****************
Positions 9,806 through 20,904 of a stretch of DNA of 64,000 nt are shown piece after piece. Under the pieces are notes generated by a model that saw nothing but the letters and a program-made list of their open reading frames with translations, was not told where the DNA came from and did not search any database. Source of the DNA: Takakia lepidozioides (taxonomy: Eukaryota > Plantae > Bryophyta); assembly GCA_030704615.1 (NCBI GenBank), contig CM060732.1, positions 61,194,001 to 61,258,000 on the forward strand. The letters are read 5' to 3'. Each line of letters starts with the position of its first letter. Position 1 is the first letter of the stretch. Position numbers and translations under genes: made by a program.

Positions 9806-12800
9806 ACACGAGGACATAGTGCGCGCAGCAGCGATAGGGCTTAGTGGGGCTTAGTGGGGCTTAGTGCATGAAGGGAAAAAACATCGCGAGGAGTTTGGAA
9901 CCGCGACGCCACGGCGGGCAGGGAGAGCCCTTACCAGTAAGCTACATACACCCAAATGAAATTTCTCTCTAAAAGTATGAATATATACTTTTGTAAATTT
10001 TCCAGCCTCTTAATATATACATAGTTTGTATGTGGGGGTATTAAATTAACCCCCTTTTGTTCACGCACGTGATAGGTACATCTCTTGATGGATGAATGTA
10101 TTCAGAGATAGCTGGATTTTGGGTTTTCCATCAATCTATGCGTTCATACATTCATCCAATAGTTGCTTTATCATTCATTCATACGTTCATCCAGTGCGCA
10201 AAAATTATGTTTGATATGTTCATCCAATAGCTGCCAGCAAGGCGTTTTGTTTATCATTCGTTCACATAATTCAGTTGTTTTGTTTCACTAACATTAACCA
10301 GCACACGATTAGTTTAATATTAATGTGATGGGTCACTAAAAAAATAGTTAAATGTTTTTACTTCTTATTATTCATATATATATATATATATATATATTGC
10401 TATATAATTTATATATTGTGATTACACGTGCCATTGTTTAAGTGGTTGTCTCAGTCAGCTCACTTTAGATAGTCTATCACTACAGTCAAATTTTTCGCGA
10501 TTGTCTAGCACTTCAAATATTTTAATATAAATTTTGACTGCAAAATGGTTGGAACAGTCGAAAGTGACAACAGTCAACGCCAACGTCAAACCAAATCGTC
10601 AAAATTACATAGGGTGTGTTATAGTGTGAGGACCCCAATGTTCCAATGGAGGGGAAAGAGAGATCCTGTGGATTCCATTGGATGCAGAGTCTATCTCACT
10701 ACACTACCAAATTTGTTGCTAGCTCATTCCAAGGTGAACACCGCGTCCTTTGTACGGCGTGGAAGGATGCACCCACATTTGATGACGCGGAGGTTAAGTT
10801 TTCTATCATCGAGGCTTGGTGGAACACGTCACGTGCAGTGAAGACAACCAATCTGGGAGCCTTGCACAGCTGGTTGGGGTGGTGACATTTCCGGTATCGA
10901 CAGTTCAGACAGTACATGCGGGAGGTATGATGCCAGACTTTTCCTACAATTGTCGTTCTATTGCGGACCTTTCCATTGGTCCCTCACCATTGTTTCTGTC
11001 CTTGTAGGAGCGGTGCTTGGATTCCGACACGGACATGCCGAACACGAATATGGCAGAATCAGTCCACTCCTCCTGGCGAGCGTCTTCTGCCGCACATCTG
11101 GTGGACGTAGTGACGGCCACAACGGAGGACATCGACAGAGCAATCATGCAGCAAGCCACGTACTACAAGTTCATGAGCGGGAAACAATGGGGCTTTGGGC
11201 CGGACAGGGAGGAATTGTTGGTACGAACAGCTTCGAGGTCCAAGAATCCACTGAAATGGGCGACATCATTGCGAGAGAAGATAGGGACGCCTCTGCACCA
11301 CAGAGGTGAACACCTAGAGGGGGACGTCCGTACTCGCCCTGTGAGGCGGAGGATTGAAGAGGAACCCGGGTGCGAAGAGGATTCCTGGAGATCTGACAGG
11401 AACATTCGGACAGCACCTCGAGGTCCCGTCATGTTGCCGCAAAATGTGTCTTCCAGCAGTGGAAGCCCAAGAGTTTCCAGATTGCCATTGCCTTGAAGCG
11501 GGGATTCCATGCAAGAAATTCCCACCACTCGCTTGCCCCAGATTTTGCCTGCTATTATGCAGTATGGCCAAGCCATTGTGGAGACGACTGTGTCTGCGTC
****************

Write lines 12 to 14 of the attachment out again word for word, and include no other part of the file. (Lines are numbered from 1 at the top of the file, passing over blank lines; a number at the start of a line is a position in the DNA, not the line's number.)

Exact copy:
10701 ACACTACCAAATTTGTTGCTAGCTCATTCCAAGGTGAACACCGCGTCCTTTGTACGGCGTGGAAGGATGCACCCACATTTGATGACGCGGAGGTTAAGTT
10801 TTCTATCATCGAGGCTTGGTGGAACACGTCACGTGCAGTGAAGACAACCAATCTGGGAGCCTTGCACAGCTGGTTGGGGTGGTGACATTTCCGGTATCGA
10901 CAGTTCAGACAGTACATGCGGGAGGTATGATGCCAGACTTTTCCTACAATTGTCGTTCTATTGCGGACCTTTCCATTGGTCCCTCACCATTGTTTCTGTC